As for a supposed tradeoff, that's a completely nonsense excuse and a really poor one at that - it's easily possible to produce micro SD slots without compromising the build quality, Sony are currently able to produce weather sealed phones with micro SD slots.

    And if nothing else, you should at the very least appreciate what SD expansion offers cost wise - the amount of money charged for onboard memory is completely ridiculous, it's far, far more than high speed micro SD cards cost.

    I don't believe the data you've seen from OEM's as it doesn't make any sense at all - if such a small amount of people are using them, why do companies keep on putting them there? Why are companies adding micro SD slots to phones? I can't claim my experience to be in any way representative but looking at large deal sites when someone posts a good deal on a micro SD card, the deal usually gets very popular and most people are buying the cards for their mobile phones.

    As for batteries being bigger if they're sealed in, that is absolutely not 'fact' and it certainly doesn't always apply in practice. The HTC One is a similar physical size to the Samsung Galaxy S4 (despite the larger difference the screen sizes suggest) yet the removable battery in the S4 is larger than that in the One. Either way, the differences are very small particularly compared with the full capacity of a battery which can be immediately achieved when swapping it out but not on a device with a sealed battery. Given current smartphones can quickly burn through batteries, it make a lot of sense to be able to switch over the battery and be back up to full almost immediately yet frustratingly few companies are now offering user accessible batteries as standard.

    Furthermore, the battery is unlikely to last the full two years a phone should and certainly won't while keeping performance. On a device with a removable battery that's not an issue as it's a matter of seconds to swap over but for devices with a sealed in battery it's a much more time consuming and expensive repair.

    John
    Reply
  • Brian Klug - Monday, October 28, 2013 - link

    I don't know how you can be objectively "wrong" about whether or not you think the tradeoffs are worth it, but whatever. I'll address the rest of your points:

    >As for support in Android, the fact that it's not used in Nexus devices or part of the base system is completely irrelevant as Android builds are usually heavily customised in many areas.

    The base platform has deprecated SD card support, plain and simple. You saw the SGS4 launch initially with SD card support that essentially only worked for music and as a storage intent for the camera. Later they added the ability to move application data over by backporting it. Ironically enough today you see NVIDIA doing the same thing with Shield and their own BSP.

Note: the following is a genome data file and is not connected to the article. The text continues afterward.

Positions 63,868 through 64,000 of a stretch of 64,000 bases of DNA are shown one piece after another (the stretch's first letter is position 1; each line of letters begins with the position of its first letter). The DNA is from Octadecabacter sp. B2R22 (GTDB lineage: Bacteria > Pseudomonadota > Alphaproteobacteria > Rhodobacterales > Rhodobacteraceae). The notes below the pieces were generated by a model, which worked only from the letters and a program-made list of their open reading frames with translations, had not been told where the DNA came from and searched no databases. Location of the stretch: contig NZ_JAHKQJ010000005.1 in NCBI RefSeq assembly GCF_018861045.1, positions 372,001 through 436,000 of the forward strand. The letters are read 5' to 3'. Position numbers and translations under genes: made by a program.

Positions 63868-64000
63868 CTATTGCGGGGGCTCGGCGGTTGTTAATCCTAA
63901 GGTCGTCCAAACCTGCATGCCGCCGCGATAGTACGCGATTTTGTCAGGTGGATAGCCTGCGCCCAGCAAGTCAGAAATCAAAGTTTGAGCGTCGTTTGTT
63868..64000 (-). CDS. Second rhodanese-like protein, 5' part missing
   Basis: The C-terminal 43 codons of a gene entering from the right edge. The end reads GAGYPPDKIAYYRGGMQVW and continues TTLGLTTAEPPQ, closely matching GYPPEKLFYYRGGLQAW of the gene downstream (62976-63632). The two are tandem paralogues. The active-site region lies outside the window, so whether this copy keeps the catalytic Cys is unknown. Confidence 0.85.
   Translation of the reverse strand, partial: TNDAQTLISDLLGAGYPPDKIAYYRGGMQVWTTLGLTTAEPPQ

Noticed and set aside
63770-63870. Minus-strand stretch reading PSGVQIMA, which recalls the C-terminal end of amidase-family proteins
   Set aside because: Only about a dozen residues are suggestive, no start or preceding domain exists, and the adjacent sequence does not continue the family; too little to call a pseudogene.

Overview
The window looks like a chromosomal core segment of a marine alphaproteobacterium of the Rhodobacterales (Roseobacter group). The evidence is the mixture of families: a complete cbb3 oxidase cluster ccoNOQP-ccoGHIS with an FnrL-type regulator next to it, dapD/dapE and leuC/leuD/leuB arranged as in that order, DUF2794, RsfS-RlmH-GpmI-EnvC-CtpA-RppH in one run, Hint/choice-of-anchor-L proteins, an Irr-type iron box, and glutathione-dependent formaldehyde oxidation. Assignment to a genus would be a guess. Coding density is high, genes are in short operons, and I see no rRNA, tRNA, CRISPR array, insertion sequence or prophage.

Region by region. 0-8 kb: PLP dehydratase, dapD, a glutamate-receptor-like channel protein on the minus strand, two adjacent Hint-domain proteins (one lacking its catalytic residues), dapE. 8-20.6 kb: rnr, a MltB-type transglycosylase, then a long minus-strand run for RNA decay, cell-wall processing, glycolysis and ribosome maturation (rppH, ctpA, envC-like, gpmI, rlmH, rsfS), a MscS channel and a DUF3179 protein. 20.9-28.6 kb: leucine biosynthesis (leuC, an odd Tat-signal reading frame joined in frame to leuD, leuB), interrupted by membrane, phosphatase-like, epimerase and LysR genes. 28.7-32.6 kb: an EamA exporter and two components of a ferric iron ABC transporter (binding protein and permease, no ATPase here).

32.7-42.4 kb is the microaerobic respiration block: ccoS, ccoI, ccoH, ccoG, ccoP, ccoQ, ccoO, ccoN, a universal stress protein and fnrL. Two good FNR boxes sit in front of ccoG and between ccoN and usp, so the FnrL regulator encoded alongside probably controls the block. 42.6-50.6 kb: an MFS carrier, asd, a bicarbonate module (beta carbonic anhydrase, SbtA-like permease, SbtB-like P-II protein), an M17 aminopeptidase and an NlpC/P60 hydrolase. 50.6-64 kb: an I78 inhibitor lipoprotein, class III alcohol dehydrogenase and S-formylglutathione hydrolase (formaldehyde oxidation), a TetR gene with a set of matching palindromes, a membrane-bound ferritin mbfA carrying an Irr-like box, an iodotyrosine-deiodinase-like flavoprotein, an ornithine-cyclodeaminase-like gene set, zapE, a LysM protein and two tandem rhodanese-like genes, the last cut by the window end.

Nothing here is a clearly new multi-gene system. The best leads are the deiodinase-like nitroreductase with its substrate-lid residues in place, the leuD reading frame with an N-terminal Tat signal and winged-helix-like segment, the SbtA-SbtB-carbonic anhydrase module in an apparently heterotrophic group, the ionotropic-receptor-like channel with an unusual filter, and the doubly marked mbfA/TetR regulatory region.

>it's easily possible to produce micro SD slots without compromising the build quality,

    The context here is the One max, it isn't worth the tradeoff in build quality.

    >I don't believe the data you've seen from OEM's as it doesn't make any sense at all - if such a small amount of people are using them, why do companies keep on putting them there? Why are companies adding micro SD slots to phones? I can't claim my experience to be in any way representative but looking at large deal sites when someone posts a good deal on a micro SD card, the deal usually gets very popular and most people are buying the cards for their mobile phones.

    Take it or leave it I suppose, but that's the reality. Samsung continues to do it as a differentiation point, as do a few others. I would say however the trend against microSD by OEMs like Google and obviously HTC backs up this claim, rather than your other one.

    The anecdote I heard that really made me think about this was that one of the major operators in the USA added a requirement that OEMs preinstall SD cards since users weren't even doing so with the pack-ins. Says something interesting about what demographic even knows about removable storage.

    >As for batteries being bigger if they're sealed in, that is absolutely not 'fact' and it certainly doesn't always apply in practice.

    Sorry, you are completely wrong here.

    Removable batteries need to have a dedicated protection circuit for CE compliance and this adds to volume. In addition they need to be structurally sound, this translates to a plastic frame around the battery itself, and around the volume the battery occupies in the phone. That's the point almost everyone always misses when they start arguing about removable battery volumes versus internal battery volumes, and you can ask any OEM about it, its 100% fact that internally sealed affords bigger volumes in addition to geometries that wouldn't work with a removable battery. Also every OEM shoots for at least a two year longevity. Both LG (and Motorola) have talked a lot about how long they tested their 3.8V chemistry before accepting it.

    -Brian
    Reply